An article today on the Motley Fool website points to a possible reason why we should be looking at an older group of men for future Masons, and not just a myopic over-facination with only those under 30.
A recent study by Merrill Lynch sought opinions from retirees about the realities of life without a job: namely, what they actually missed most about their work lives after they have left the job market. The overwhelming plurality [34%] most miss the "social connections" they had in the workplace.
Which sounds like more fun in retirement: going golfing everyday, or cleaning up trash on the side of the road?
According to [a Merrill Lynch and Age Wave] study -- Leisure in Retirement: Beyond the Bucket List -- it could surprisingly be the latter. That's because the majority of retirees say their enjoyment depends more on who they do an activity with than what they are doing. If the choice is between golfing alone or cleaning up trash with your kids and grandkids -- most retirees will gladly throw on a pair of gloves and collect the garbage.
That's one aspect of what MLAW defines as "The New Social Security": "the value [that] social relationships [add] to mental and even physical health, [which] has been shown through numerous studies."
There were two other findings of significance for soon-to-be retirees regarding this "New Social Security" offered by one's friends and family.
First, if you are married, you're likely to get the most pleasure out of being with family -- including your kids and grandkids.
However -- and this is a key difference -- for those who were single (divorced, separated, widowed, or never married), it is time with friends [a whopping 42%] and time alone [39%] that is most valued.
Even when you factor in those retirees who are married, almost 30% of them say they most prefer being with friends:
This article actually points to something Masons already discovered - at least with a VERY healthy dose of generalization - that older members tend to seek the fraternalism, the pancake breakfasts, the card nights, etc. of the lodge, while the younger members are the Masons who tend to be more interested in the symbolism, the philosophy, the study courses, etc. of the organization.
Now (before I get a stack of hate mail), of course, there are WIDE variations in this observation. There are plenty of members in their 60s, 70s, and 80s who still read and write papers and books, give lectures, curate Masonic museums, and plenty of other more intellectual pursuits. And we have all met Masons in their 20s and 30s who mostly want to get together on Tuesdays, smoke cigars, drink a little scotch, and just hang out with each other.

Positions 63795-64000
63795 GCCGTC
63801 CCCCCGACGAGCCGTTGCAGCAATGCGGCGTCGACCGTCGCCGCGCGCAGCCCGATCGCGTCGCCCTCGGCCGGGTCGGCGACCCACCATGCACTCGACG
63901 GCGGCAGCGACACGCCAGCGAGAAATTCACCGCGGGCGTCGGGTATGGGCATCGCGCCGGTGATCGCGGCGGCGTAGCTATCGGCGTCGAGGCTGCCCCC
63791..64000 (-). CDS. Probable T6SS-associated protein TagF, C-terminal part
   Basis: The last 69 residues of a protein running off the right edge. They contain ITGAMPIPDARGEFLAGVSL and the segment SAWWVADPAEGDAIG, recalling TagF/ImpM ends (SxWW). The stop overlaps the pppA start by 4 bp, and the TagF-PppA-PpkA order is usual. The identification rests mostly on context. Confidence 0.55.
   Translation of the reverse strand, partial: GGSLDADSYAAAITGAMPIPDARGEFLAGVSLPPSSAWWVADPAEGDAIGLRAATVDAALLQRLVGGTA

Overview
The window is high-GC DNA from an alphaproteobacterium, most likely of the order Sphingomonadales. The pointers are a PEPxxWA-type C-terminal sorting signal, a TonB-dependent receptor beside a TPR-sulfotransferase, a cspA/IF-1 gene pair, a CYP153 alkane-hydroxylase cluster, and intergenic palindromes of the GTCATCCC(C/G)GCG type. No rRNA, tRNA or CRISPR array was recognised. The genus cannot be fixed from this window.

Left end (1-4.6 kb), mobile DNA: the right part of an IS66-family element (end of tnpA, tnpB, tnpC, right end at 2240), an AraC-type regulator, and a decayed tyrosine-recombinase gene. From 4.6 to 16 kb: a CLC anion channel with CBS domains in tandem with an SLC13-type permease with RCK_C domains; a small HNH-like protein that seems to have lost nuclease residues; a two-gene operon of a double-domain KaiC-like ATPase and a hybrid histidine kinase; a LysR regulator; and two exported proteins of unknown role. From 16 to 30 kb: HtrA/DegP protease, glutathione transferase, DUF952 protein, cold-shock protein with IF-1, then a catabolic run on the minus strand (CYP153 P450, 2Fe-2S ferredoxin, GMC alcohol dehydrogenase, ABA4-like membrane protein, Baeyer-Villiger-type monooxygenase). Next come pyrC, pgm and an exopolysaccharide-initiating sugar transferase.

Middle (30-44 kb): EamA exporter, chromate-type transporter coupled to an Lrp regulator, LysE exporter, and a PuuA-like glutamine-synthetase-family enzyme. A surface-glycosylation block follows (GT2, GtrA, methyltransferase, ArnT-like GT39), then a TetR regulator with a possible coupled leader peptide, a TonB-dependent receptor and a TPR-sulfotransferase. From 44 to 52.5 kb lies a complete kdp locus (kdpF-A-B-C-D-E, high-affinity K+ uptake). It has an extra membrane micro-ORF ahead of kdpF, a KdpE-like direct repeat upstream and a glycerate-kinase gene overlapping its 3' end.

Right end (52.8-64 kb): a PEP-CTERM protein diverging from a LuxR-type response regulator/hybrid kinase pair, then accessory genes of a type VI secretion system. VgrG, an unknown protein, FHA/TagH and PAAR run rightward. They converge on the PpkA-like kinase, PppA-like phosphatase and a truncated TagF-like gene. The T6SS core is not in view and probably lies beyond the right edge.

But what makes Freemasonry a unique creation is the essential construct of all Masons being on the level. While we concentrate on the religious and economic equality fostered by our rituals, the Ancient Charges, and customs of the lodge, that equality extends to age as well. In his book, Millennial Apprentices, Brother Samuel Friedman cites a study that showed 8 out of 10 millennials tend to believe that older generations have "higher morals," and 60% of them say they consult their parents for advice about adulthood. Being around men of all ages benefits everybody involved.
The walls of a lodge are elastic, and in the best ones anyway, Masons across all age groups work together, govern their organization, assist each other, seek spiritual awakening, and socialize. The broader definition of the Masonic family has enough variation and sub-interests within it to appeal to just about anyone, as long as they satisfy the most general requirements of a good character, a belief in a Supreme Being of their own conceptualization, and the agreement to tolerate their fellow Masons' beliefs. That is a message that perhaps the onrushing mob of 75 million baby boomers in the U.S. who have - or will - reach their retirement years soon may have missed in their younger days (statistically, they certainly did). Even though we live in tough economic times, most retirees won't be working into their 70s to make ends meet, unless they really want to. They will, as a group, have plenty of spare time, along with having enough spendable money to be comfortable. And as Robert Putnam's groundbreaking book Bowling Alone demonstrated, socializing actually makes your life last longer.
So, it could just be that joining a Masonic lodge might turn out to be the very best thing that could happen to the baby boom generation.